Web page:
Saturday, September 20, 2008

Oh beloved tomato and books

So sings my 7 yo dd while squishing tomatoes in the kitchen. The song can sort of get on your nerves eventually as it is the same words over and over again but, we will have LOTS of tomato sauce this winter. Don't complain about annoying songs while the assembly line is in action.

I mowed a little lawn this afternoon which helped lift my spirits some. I did behave myself so the experience did not last long but it was fun just the same.

Dh acquired a newer to him truck and he is off to the church to work on the sacristy steps. Do be careful pastors if you don't notice it. Perhaps I will give one of them a call who may not read this or talk to me between now and tomorrow morning. Hopefully the repaired steps will improve the appearance of the church some from the outside.

I am reading, reading, reading for my Literary Analysis classes. 'War of the Worlds' is the current read. It is ok. I think I get the gist of the story with basically everyone fleeing the martians. It would be nice if they would do something other than flee and die but I am only on page 90 so we shall see. 'Our Town' was pretty good. I haven't read that in 25 years or so. I vaguely remember a few of the scenes. 'Rilla of Ingleside' was interesting and I didn't remember that it basically chronicles all of WWI from the Canadian perspective. It was a quick read as the characters interacted and did not run away from martians at all ;o) I think I like realistic tales better than the Sci Fi thing. Next will be 'Animal Farm'. Who knew I would be reading so much. I think my brain is waking up from a long dream.......perhaps I have been beamed from distant planet of dishes and diapers for years and am now waking up to......dishes and diapers. It was a nice planet, better than Mars I am sure.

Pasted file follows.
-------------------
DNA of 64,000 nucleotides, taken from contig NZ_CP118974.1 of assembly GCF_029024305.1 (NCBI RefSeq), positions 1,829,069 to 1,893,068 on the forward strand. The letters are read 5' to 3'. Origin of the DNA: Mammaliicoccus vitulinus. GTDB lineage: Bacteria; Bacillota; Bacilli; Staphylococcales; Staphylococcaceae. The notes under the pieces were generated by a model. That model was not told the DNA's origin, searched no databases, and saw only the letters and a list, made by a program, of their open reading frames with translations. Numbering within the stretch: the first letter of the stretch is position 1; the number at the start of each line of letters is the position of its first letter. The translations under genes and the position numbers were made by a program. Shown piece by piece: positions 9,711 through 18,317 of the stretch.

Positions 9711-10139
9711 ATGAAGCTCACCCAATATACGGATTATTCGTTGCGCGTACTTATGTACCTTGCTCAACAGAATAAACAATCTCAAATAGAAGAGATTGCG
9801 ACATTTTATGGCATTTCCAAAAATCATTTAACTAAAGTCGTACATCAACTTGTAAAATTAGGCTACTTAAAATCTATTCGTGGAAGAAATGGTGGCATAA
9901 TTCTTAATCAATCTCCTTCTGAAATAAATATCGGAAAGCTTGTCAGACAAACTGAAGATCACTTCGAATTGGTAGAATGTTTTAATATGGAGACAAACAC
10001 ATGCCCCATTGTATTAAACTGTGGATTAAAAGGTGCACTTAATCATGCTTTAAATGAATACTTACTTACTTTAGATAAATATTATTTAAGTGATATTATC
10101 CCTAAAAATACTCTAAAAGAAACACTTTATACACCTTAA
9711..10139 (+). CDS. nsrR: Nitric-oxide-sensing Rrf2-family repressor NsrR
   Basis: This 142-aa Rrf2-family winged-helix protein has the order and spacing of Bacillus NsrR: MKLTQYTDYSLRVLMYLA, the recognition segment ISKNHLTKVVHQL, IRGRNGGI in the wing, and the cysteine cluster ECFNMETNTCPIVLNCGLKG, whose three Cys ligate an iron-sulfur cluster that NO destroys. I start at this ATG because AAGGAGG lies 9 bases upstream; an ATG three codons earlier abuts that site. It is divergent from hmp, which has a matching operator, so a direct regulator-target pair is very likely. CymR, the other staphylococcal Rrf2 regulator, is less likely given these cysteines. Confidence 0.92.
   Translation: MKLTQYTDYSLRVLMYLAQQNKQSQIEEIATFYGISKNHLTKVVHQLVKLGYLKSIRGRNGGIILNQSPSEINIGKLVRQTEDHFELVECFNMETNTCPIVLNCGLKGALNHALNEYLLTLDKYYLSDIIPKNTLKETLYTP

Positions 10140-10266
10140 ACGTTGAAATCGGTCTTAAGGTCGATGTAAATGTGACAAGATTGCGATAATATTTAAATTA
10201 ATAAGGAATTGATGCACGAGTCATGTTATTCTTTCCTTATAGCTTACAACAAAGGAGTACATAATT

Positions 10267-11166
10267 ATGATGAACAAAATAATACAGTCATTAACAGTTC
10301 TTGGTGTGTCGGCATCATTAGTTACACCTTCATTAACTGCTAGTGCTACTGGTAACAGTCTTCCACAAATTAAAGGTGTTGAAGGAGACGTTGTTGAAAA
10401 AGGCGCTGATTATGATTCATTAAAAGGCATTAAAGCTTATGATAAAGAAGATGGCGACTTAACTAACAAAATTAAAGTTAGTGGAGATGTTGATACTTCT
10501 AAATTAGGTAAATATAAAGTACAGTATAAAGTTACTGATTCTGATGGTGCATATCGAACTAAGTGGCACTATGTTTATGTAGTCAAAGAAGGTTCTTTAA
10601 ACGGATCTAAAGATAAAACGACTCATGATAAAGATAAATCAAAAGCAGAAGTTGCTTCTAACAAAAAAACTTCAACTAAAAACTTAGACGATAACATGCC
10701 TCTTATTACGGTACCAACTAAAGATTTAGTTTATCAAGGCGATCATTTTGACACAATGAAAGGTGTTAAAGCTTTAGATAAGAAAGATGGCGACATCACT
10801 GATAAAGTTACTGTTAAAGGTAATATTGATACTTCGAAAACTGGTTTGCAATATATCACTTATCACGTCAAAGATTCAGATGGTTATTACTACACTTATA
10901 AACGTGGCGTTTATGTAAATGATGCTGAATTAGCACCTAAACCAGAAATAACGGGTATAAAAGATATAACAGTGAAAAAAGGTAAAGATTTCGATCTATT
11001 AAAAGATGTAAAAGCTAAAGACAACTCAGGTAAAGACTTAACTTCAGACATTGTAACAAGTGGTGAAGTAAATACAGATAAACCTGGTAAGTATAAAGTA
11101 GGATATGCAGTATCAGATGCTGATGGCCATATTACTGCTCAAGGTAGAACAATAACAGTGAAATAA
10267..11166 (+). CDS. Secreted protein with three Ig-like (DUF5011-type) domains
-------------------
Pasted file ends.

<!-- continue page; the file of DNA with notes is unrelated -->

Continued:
My magically exploding baby needs some attention.......


Nat said...

War of the Worlds is one of my favorite novels. Wells provokes a feeling of believability and simplicity that is more compelling than almost any other science fiction. This is even after you account for some of the quaint bits of technology he employs, such as the Martians' cylinders being shot from a huge "space gun," a popular late 19th century concept.

But it really is such a simple book. It is about frailty and death, and in a sense, redemption. Unlike the vast majority of alien-invasion stories, in which the humans and aliens engage in some convoluted, improbable tug-of-war over the Earth, Wells posits the rather more likely (if more frightening) concept that they would simply kill us without very much trouble.

Um, anyway. I don't know what particular role the book plays in your study of literature - I assume it is included because of its status as early serious science fiction - but if you want, I can come over sometime during class and babble on for however long on Wells' writing style, his predictions, and his impact on future science fiction.

I'm also a big fan of Animal Farm, but my dad would be the authority on that one...

Karin said...

I am not sure of the reason 'War of the Worlds' was the book of choice for the curriculum Mrs. S. uses but at any rate, I read them while the kids are and we have a literary discussion about them in class. The book is getting a little better, keeping in mind I am not a big Sci Fi person or at least I never have been. Perhaps we could arrange a meeting at Panara or something with the boys and you when they are done, to discuss the book similar to how and Pastor G. did with you and Zach and others. Thanks for your insight. Feel free to tell me all about it as well. Reading and rereading these books has been interesting.